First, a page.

The Thunder used Alex Abrines to screen Westbrook’s man, then had Steven Adams hold off his own defender to give Westbrook more room. Westbrook was initially cut off, but because Abrines kept moving, Westbrook was able to toss the ball back to him and get it back to attack an Eric Gordon closeout. That eventually led to a spot-up three.
More of this please, Thunder, while you still can.
Green began the play on Evan Turner, slid under the hoop to help on Maurice Harkless and Jusuf Nurkic, closed out on C.J. McCollum, and got his hand in Damian Lillard’s face on the three-pointer. For his efforts, he received no credit in the traditional box score. Yet without his roaming, no fewer than three Trail Blazers would have received high-quality open shots.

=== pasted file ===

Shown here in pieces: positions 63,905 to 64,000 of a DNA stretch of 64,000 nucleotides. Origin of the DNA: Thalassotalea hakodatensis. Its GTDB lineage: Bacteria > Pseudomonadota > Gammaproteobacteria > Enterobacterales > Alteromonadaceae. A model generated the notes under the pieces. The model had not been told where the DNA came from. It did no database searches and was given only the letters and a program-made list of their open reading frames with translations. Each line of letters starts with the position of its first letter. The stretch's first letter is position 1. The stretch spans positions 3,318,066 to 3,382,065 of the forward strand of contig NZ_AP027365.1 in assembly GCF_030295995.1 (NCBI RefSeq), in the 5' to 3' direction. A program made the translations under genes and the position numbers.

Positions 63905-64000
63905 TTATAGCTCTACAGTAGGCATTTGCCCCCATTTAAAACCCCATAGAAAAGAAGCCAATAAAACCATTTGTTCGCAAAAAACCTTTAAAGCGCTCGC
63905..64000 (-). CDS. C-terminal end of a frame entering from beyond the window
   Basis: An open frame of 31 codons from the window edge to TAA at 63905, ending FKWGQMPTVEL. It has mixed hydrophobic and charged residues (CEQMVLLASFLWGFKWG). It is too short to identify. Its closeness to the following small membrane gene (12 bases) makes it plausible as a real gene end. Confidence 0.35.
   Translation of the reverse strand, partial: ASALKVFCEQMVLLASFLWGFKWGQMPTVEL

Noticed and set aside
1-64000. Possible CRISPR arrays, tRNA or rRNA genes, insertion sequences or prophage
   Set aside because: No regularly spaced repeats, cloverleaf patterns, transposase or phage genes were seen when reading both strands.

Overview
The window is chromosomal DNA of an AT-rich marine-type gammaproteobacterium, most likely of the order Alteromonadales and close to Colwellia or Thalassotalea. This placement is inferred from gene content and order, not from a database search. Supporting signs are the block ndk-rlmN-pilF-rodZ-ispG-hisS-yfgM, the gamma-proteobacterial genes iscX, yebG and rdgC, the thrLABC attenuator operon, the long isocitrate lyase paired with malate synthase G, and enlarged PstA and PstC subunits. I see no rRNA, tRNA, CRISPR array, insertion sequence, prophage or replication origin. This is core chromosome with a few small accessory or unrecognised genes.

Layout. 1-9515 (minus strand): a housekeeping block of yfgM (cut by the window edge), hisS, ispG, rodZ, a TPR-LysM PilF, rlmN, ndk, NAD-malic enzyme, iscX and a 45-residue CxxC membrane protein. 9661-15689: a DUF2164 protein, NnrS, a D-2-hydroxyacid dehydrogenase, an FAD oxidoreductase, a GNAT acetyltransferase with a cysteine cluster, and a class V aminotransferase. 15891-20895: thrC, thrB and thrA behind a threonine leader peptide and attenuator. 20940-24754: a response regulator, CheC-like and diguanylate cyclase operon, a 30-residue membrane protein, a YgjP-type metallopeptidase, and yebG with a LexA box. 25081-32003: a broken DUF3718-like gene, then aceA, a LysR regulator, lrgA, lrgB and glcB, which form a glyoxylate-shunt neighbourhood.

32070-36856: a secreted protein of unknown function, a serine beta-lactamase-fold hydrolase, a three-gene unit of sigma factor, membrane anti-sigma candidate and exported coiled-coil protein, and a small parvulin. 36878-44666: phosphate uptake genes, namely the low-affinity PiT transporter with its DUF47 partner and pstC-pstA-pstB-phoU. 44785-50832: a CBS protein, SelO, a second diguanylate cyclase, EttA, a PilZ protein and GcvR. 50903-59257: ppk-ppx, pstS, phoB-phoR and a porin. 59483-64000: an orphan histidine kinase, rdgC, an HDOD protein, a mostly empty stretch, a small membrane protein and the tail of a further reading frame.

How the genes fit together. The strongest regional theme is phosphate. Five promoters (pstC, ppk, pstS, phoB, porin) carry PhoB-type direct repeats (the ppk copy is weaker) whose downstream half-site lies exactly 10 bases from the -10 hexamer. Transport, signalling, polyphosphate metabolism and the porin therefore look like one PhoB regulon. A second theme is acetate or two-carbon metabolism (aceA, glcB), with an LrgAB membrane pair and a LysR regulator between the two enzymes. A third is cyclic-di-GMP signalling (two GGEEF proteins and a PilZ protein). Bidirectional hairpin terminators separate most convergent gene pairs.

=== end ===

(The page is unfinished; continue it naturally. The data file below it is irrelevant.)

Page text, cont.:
That activity was his modus operandi throughout Golden State’s four-game sweep. He tortured Portland with a devastating display of Easter Egg 25: The ability to put out any defensive fire, wherever it is. He was the enforcer roaming outside the usual defensive chain of command, a Darth Vader to Ron Adams’ Emperor Palpatine. (Though it’s hard to imagine the Warriors’ defensive guru as an evil tyrant.)
Good things came to both player and team who waited. Rodgers improved in his time as a backup, putting his rocket arm and athleticism together into the complete package when he finally got his chance.
He snuck into the No. 25 pick of the first round, but the Redskins chose to roll with Mark Brunell and Patrick Ramsey ahead of him as a rookie. In Year 2, Washington went with Brunell until it decided to promote Campbell in November.